<< Chapter < Page | Chapter >> Page > |
The most efficient way for equal sized spheres to be packed in three dimensions is to stack close packed layers on top of each other to give a close packed structure. There are two simple ways in which this can be done, resulting in either a hexagonal or cubic close packed structures.
If two close packed layers A and B are placed in contact with each other so as to maximize the density, then the spheres of layer B will rest in the hollow (vacancy) between three of the spheres in layer A. This is demonstrated in [link] . Atoms in the second layer, B (shaded light gray), may occupy one of two possible positions ( [link] a or b) but not both together or a mixture of each. If a third layer is placed on top of layer B such that it exactly covers layer A, subsequent placement of layers will result in the following sequence ...ABABAB.... This is known as hexagonal close packing or hcp .
The hexagonal close packed cell is a derivative of the hexagonal Bravais lattice system ( [link] ) with the addition of an atom inside the unit cell at the coordinates ( ^{1} / _{3} , ^{2} / _{3} , ^{1} / _{2} ). The basal plane of the unit cell coincides with the close packed layers ( [link] ). In other words the close packed layer makes-up the {001} family of crystal planes.
The “packing fraction” in a hexagonal close packed cell is 74.05%; that is 74.05% of the total volume is occupied. The packing fraction or density is derived by assuming that each atom is a hard sphere in contact with its nearest neighbors. Determination of the packing fraction is accomplished by calculating the number of whole spheres per unit cell (2 in hcp), the volume occupied by these spheres, and a comparison with the total volume of a unit cell. The number gives an idea of how “open” or filled a structure is. By comparison, the packing fraction for body-centered cubic ( [link] ) is 68% and for diamond cubic (an important semiconductor structure to be described later) is it 34%.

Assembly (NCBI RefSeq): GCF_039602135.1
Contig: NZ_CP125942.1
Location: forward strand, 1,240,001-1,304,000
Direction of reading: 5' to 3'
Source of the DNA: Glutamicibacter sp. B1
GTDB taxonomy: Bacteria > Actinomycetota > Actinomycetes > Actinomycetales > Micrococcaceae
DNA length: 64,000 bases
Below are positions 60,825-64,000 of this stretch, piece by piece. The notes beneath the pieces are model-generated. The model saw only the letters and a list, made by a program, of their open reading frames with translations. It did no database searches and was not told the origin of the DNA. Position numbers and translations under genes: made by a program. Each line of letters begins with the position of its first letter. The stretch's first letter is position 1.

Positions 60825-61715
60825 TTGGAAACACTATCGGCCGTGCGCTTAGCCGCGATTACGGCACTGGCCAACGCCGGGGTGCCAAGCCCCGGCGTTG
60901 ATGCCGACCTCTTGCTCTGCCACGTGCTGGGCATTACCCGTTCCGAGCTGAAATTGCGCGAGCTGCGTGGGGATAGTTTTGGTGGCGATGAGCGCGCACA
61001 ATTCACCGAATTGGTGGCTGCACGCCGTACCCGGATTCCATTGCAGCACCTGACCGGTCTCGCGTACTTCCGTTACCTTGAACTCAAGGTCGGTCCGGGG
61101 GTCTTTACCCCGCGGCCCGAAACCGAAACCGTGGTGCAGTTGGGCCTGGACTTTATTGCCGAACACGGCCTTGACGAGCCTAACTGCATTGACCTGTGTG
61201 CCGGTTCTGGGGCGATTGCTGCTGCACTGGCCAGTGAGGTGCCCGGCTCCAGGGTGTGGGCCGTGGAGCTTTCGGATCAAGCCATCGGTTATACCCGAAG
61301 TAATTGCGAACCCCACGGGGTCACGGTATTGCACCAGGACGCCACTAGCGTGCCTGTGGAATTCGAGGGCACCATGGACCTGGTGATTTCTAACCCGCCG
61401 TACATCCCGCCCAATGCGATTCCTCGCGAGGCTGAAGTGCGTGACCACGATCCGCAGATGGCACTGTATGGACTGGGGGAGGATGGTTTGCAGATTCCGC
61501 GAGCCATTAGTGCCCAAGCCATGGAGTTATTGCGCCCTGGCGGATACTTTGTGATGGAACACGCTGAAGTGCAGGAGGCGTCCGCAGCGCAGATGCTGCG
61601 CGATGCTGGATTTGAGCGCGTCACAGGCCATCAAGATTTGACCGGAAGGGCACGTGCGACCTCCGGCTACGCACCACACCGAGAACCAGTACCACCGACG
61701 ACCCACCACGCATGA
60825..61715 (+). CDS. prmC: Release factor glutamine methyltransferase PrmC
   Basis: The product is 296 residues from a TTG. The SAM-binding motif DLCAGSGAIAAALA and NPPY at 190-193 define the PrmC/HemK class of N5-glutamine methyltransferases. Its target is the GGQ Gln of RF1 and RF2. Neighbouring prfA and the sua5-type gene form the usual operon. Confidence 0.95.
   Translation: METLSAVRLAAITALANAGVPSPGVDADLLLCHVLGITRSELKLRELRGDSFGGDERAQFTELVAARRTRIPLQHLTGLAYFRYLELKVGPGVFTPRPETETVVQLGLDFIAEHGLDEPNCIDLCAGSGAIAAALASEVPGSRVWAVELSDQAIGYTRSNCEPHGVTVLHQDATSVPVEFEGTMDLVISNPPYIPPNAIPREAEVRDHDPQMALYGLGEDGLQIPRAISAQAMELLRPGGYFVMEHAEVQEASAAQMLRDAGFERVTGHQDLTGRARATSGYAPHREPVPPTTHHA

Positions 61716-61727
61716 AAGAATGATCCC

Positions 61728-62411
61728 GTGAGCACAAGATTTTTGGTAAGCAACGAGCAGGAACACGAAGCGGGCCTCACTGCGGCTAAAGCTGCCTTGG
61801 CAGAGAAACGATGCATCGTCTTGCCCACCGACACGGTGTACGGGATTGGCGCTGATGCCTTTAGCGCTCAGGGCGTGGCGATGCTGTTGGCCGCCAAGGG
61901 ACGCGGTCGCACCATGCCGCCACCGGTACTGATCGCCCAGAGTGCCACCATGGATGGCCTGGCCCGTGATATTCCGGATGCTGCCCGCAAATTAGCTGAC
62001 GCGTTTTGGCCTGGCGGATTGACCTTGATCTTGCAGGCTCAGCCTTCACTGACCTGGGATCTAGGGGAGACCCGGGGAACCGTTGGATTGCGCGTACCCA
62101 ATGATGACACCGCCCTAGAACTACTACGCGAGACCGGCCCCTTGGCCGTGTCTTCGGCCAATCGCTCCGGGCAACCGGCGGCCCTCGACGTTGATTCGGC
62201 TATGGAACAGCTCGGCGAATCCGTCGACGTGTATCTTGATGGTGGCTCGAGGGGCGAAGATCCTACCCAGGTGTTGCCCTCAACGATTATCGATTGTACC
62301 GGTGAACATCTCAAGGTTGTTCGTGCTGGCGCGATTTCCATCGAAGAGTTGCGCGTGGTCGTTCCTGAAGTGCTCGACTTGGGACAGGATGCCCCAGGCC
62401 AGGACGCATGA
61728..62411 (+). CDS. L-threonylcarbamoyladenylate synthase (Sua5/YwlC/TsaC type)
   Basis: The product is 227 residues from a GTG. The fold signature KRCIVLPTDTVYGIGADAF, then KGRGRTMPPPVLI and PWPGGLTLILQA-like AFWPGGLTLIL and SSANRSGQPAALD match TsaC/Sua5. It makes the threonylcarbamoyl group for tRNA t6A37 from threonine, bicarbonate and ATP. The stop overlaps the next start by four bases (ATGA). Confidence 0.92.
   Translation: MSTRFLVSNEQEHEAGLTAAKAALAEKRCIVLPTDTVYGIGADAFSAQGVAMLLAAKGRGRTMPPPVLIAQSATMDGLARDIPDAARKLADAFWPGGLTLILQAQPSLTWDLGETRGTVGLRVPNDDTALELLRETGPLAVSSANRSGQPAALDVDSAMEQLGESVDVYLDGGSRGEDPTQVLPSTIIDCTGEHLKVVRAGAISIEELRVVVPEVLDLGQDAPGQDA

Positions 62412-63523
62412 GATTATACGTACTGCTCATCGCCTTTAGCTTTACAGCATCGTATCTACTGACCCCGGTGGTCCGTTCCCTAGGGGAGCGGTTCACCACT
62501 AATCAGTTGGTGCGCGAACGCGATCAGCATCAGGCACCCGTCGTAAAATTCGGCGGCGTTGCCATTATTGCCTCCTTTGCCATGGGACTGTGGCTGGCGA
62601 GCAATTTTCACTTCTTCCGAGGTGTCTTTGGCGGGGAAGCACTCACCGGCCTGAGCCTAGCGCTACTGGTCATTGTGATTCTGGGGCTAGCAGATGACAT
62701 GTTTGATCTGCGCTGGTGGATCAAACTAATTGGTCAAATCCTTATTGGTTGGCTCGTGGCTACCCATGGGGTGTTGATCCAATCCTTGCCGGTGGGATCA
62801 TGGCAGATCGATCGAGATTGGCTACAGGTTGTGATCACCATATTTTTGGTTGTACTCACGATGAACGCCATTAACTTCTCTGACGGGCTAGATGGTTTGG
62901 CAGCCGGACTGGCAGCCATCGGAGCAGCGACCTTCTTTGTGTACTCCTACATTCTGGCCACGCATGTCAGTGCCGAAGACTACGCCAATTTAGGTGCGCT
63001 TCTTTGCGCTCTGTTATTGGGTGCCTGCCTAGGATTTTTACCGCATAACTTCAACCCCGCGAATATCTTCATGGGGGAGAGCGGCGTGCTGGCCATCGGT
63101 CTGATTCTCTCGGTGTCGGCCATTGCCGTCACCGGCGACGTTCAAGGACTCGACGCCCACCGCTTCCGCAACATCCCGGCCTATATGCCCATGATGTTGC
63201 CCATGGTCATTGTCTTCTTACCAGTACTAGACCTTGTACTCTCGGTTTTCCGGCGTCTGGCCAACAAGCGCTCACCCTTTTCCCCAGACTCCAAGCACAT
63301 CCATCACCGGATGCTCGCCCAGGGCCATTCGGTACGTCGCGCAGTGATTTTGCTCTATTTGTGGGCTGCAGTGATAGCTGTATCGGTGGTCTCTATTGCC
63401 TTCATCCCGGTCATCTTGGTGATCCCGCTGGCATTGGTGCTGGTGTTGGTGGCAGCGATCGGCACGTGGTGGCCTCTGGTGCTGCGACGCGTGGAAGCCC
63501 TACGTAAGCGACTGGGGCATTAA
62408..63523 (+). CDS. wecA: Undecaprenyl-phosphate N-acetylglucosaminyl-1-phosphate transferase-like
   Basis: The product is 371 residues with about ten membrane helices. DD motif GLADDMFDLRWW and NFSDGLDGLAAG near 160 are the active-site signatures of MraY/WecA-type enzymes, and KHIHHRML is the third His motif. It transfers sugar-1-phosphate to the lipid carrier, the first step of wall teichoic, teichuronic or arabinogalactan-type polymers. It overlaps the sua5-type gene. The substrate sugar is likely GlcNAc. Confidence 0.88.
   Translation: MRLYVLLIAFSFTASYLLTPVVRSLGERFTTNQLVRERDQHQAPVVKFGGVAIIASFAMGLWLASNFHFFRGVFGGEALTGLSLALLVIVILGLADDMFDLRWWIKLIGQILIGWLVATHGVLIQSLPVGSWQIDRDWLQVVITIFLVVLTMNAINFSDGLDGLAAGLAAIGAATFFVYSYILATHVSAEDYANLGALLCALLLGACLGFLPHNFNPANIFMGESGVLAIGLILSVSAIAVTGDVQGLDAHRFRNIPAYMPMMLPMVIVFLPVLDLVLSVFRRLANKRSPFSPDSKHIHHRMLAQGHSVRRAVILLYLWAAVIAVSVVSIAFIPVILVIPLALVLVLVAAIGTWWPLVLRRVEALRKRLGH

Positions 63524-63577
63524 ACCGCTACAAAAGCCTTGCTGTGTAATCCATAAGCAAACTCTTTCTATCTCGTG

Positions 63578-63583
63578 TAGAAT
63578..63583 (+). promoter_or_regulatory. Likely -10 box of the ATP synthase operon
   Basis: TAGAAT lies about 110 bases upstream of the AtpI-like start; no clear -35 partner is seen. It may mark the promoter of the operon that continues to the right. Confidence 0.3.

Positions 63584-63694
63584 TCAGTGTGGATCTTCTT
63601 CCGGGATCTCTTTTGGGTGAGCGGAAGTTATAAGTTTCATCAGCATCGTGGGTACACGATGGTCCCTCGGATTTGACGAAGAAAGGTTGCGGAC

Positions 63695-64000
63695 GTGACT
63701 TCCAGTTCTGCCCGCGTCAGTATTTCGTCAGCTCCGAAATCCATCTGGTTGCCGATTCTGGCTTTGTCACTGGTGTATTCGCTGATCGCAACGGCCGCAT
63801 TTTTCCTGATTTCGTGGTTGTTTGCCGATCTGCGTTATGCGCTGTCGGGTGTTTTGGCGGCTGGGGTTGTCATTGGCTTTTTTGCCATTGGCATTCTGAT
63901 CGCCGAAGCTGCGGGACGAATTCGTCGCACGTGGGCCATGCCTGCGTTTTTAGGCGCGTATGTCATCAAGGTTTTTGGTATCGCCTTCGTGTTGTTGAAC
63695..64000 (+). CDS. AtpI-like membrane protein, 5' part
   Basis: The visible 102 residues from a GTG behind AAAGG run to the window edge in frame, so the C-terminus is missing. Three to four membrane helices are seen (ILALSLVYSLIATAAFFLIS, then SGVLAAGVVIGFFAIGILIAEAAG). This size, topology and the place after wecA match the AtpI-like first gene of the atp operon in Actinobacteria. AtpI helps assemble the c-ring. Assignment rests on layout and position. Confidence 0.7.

In a similar manner to the generation of the hexagonal close packed structure, two close packed layers are stacked ( [link] ) however, the third layer (C) is placed such that it does not exactly cover layer A, while sitting in a set of troughs in layer B ( [link] ), then upon repetition the packing sequence will be ...ABCABCABC.... This is known as cubic close packing or ccp .
The unit cell of cubic close packed structure is actually that of a face-centered cubic ( fcc ) Bravais lattice. In the fcc lattice the close packed layers constitute the {111} planes. As with the hcp lattice packing fraction in a cubic close packed ( fcc ) cell is 74.05%. Since face centered cubic or fcc is more commonly used in preference to cubic close packed ( ccp ) in describing the structures, the former will be used throughout this text.
Notification Switch
Would you like to follow the 'Electromagnetism' conversation and receive update notifications?